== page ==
Perspective on the debate over regulating stem cell clinics, the launch of CRL’s CRISPR services, a way to end cholera in Haiti. 

Stem Cell Regulations

(GEN, 12/5/2016, Shawna Jackman)

The influx of clinics using a patient’s own fat stem cells to treat all kinds of health problems—from inflammation and multiple sclerosis and cancer and Parkinson’s—has sparked a debate in cellular therapeutics culminating with a two-day hearing in September by the US Food and Drug Administration. Charles River Principal Research Scientist Shawna Jackman captures the debate over whether and how these procedures should be regulated in an exclusive this week in the publication GEN, and efforts by the FDA to regulate them. “The finalization of these [FDA] guidance documents is encouraged by the cell therapy community so that the requirements for autologous therapies are established and stem cell interventions can be safely available to patients,” wrote Jackman.

CRL Opens CRISPR arm

(Outsourced Pharma, 12/6/2016, Melissa Fassbender)

Charles River Laboratories has launched CRISPR-Cas9 genome-engineering technology through an arrangement with the Broad Institute, and developed partnerships with three companies for in vivo model creation services. The customized in vivo and in vitro genome editing now being offered by Charles River will help to improve the efficiency and effectiveness of the drug discovery. “Working with us, clients can generate custom cell lines for early, exploratory discovery research, as well as generate in vivo pharmacology models, produce those models, and then use our Discovery Services offering to place those models in in vivo studies,” said Dr. Iva Morse, Corporate Vice President, Chief Scientific Officer, Global Research Models and Services for CRL. Fierce Biotech also covered this story.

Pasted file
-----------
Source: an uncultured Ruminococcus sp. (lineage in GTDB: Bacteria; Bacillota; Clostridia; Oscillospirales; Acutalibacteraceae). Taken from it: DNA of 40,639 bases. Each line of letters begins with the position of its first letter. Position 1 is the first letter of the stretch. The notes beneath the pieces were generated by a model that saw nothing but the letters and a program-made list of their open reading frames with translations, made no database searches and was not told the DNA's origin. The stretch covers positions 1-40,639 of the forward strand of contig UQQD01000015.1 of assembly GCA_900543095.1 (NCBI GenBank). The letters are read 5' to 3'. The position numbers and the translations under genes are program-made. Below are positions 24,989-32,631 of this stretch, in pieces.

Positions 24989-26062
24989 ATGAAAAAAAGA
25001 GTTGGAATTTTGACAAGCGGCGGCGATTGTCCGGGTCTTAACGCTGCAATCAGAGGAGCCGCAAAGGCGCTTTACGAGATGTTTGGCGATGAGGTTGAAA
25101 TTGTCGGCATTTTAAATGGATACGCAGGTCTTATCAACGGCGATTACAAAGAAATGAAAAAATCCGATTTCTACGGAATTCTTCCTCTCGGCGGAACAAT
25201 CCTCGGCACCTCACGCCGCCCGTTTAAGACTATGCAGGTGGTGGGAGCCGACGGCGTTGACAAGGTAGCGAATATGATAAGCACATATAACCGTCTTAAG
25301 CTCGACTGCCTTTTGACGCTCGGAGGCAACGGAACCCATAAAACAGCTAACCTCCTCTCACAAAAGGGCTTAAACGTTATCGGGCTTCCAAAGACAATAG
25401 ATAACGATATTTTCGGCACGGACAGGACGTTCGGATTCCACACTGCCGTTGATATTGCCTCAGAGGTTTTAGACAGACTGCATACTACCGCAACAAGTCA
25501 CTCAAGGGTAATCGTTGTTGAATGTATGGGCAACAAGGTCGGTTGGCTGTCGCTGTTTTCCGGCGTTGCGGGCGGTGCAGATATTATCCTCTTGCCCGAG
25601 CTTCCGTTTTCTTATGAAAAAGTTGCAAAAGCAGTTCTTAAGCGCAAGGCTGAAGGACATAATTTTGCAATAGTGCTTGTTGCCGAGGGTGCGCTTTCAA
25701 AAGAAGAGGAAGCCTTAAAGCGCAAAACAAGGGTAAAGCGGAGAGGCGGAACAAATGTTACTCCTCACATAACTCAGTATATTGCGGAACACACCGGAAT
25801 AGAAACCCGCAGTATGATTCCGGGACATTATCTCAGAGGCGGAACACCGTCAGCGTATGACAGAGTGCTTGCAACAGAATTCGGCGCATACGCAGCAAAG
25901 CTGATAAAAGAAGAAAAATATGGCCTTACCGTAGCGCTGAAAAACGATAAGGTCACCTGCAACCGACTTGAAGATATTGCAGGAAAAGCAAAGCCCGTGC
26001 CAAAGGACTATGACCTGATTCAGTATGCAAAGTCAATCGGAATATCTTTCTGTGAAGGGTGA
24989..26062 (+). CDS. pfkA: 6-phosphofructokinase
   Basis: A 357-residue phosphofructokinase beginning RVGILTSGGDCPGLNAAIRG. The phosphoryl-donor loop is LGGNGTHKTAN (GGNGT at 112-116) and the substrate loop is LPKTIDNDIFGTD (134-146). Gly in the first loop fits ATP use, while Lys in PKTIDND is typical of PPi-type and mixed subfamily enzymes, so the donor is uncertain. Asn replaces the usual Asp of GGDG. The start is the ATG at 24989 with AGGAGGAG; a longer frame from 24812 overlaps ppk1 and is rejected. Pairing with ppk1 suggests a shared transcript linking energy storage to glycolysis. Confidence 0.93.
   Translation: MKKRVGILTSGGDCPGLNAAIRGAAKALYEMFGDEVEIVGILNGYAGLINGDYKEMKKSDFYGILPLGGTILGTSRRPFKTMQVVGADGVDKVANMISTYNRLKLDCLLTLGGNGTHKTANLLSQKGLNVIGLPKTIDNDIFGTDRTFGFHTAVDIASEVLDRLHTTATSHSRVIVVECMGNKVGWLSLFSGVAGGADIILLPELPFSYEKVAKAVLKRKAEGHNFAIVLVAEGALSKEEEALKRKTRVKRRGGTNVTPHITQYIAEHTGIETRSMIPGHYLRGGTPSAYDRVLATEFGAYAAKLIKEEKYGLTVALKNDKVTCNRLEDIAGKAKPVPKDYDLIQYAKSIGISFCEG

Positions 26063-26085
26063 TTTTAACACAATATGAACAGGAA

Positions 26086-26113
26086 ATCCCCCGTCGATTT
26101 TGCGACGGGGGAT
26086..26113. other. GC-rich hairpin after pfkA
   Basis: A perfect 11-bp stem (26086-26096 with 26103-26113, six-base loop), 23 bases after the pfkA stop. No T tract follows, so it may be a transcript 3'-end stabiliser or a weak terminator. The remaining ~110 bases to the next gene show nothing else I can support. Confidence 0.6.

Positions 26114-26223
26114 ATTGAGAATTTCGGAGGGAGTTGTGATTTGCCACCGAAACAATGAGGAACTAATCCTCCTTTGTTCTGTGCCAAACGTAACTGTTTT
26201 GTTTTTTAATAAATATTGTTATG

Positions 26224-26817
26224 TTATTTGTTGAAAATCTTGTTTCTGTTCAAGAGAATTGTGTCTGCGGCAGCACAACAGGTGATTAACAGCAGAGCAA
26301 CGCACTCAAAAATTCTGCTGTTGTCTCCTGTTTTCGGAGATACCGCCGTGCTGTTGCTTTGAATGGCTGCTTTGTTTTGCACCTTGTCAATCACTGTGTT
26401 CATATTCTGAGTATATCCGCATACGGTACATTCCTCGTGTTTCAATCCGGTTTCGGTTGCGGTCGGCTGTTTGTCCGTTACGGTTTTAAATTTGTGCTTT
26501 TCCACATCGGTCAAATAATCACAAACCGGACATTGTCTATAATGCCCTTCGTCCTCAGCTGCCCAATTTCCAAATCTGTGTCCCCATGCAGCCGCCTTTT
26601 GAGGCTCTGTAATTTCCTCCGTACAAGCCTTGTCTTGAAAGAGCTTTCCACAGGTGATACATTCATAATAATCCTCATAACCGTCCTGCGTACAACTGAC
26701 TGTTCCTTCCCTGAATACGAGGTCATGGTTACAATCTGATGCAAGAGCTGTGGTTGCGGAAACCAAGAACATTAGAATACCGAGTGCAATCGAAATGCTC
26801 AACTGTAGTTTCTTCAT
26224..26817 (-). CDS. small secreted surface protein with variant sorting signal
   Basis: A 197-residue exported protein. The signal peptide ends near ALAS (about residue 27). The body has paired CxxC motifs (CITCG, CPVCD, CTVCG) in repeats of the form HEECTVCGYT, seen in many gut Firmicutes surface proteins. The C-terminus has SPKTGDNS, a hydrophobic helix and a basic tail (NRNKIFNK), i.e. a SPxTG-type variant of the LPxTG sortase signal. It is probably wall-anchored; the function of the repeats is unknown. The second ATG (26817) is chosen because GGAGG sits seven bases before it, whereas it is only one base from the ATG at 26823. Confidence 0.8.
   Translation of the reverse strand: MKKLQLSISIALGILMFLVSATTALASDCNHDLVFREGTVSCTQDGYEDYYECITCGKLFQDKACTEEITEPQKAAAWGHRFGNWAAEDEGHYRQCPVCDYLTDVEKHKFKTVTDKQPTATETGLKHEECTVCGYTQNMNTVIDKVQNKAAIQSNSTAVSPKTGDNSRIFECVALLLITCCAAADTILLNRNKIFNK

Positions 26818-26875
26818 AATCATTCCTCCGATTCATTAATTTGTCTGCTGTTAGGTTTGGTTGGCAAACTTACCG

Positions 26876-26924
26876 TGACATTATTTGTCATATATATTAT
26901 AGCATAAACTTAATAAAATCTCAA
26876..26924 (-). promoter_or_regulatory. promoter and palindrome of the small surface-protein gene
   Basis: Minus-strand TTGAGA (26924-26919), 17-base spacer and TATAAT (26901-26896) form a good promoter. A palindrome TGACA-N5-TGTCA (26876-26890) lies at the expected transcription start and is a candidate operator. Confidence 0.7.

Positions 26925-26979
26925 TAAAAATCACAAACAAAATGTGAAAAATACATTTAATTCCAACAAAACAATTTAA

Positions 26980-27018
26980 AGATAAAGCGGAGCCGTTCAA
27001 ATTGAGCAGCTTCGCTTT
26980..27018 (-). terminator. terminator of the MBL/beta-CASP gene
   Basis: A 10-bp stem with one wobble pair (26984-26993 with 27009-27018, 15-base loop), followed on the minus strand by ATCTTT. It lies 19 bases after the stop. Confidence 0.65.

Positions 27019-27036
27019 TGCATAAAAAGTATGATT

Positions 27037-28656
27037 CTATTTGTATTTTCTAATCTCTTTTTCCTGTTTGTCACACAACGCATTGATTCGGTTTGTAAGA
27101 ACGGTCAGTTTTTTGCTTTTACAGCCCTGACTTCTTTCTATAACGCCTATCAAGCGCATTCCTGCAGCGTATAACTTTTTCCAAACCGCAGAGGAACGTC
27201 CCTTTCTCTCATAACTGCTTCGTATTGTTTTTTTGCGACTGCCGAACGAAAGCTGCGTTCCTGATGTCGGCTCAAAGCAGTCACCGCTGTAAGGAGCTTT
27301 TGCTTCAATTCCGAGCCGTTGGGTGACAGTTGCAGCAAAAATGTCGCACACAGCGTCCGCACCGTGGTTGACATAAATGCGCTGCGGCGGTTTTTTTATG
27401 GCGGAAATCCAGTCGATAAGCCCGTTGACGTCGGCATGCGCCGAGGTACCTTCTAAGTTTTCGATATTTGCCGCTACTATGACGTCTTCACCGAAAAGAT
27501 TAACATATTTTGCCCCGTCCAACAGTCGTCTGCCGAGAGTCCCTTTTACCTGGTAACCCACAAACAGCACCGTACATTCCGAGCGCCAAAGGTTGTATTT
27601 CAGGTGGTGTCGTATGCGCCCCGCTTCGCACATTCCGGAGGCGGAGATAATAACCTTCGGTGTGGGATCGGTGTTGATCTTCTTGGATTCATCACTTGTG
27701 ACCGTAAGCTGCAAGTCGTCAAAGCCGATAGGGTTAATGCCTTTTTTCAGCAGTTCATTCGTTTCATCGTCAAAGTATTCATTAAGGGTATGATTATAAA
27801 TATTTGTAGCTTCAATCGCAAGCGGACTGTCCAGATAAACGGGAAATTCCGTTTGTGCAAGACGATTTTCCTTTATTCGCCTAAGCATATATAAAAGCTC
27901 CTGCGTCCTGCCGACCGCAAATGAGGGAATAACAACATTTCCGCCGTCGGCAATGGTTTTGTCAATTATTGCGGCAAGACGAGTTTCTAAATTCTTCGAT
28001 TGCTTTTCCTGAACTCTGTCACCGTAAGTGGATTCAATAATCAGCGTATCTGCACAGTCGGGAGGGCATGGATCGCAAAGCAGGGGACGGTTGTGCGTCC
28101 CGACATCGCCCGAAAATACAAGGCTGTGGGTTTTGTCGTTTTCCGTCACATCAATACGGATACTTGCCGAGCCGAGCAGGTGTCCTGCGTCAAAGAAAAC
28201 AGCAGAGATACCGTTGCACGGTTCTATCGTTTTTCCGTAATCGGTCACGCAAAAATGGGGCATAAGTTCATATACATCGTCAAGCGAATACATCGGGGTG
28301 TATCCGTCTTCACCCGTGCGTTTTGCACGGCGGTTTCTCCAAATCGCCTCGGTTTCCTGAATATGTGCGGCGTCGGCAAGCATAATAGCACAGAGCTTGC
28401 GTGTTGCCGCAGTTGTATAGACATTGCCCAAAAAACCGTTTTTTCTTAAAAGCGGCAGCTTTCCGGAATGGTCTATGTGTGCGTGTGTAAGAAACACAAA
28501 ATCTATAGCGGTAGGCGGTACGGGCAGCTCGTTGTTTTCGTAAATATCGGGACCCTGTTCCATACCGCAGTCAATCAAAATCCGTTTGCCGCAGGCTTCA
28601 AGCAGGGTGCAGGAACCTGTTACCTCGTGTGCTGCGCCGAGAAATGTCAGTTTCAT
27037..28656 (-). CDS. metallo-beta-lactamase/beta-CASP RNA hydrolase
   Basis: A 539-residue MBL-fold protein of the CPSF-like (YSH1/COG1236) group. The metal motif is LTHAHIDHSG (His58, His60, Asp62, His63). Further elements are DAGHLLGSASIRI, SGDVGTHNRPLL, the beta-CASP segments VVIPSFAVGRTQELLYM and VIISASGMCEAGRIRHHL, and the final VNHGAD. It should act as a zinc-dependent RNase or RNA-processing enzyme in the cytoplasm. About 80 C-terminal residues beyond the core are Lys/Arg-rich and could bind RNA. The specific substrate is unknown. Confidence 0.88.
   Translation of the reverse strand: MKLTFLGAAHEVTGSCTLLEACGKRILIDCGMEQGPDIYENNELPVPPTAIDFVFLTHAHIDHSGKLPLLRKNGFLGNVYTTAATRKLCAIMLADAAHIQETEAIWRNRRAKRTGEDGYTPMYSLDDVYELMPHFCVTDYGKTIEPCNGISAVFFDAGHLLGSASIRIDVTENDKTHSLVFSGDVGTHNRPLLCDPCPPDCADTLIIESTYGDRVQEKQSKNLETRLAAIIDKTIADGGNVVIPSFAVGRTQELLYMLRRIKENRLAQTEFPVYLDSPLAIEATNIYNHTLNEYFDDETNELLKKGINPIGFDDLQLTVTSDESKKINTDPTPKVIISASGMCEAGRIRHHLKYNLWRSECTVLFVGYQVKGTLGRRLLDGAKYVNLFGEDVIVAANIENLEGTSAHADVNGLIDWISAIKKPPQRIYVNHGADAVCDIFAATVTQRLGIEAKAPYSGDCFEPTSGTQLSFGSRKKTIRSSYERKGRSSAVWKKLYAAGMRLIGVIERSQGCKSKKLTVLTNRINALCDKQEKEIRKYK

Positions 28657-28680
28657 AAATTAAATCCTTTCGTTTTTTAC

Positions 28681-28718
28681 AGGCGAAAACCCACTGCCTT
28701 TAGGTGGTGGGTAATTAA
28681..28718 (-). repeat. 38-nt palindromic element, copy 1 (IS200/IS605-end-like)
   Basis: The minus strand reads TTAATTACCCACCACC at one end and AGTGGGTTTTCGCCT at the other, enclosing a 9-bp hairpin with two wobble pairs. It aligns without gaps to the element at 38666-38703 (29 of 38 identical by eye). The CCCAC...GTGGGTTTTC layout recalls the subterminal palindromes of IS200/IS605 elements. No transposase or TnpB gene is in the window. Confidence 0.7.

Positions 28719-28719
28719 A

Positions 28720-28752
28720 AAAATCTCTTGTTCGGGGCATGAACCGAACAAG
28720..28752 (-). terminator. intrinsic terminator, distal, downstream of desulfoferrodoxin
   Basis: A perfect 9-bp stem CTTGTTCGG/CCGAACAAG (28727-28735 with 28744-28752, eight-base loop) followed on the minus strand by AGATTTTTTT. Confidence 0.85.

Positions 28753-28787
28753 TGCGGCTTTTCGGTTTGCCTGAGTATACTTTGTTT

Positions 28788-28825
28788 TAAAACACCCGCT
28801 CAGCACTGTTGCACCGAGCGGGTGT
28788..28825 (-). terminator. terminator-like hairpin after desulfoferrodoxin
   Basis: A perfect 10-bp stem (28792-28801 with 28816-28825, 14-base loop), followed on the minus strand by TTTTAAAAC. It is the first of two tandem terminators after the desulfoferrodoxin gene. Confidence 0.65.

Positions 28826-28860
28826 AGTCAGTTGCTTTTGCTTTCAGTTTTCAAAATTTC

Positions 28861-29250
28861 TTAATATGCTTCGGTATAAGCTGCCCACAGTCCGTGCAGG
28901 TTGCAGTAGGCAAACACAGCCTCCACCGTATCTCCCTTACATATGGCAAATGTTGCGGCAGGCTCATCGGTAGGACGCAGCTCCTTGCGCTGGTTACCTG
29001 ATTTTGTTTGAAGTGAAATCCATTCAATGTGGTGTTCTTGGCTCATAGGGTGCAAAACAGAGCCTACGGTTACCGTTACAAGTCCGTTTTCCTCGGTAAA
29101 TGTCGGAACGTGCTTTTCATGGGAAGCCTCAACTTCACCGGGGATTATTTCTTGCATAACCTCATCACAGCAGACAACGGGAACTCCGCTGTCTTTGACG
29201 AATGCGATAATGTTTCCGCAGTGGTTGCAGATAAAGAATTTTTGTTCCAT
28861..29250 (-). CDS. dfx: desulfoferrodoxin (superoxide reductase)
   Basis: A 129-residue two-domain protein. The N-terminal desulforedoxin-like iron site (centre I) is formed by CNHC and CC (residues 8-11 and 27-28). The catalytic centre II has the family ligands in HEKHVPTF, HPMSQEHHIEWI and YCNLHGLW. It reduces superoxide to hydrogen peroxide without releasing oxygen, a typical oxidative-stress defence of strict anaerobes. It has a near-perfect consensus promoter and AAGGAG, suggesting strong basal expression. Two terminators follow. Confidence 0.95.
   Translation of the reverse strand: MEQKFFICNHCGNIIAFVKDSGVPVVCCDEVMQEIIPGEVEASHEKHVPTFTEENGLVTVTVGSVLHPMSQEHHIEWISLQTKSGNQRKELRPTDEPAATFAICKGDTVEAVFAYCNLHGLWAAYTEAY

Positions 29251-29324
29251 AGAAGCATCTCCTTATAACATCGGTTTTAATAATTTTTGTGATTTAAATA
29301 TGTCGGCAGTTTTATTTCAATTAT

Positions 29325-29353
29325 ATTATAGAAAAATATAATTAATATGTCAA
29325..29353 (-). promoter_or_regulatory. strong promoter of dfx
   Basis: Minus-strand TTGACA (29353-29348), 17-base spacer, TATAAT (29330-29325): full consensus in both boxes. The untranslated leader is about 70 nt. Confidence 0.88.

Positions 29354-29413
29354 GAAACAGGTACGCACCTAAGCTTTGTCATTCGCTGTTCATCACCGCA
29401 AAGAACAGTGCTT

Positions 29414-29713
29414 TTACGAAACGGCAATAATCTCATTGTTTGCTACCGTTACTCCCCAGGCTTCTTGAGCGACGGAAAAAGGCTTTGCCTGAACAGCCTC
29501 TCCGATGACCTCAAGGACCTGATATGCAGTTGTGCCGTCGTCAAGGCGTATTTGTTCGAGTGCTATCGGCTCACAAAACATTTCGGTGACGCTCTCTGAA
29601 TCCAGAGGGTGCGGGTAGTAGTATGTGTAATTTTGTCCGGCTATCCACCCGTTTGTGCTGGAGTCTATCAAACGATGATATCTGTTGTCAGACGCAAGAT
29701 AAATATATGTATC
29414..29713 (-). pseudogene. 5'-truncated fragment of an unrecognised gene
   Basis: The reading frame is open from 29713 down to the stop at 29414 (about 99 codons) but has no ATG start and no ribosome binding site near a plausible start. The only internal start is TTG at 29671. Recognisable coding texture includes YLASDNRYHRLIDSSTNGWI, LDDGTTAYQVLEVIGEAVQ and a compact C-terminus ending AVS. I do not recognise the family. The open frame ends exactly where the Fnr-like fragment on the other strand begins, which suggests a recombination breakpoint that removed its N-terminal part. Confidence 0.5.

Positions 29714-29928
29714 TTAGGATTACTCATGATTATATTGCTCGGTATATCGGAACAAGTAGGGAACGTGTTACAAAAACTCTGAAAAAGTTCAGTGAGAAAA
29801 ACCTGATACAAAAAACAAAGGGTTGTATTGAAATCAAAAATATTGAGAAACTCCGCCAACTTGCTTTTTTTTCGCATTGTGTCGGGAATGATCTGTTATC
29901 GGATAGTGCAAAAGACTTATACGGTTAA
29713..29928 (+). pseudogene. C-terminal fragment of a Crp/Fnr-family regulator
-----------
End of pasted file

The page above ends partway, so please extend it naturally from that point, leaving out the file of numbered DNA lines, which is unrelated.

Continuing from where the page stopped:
Haiti’s Cholera Epidemic

NEJM, 12/7/2016, Louise Ivers)

Mass cholera vaccination in Haiti would save lives, and modeling suggests that such an intervention, coupled with targeted, effective water, sanitation, and hygiene interventions, could substantially control, if not eliminate, the disease within a few years of the program’s introduction, at an affordable cost, says . Louise Ivers, the Senior Health and Policy Advisor for Boston-based Partners In Health in a commentary this week in NEJM.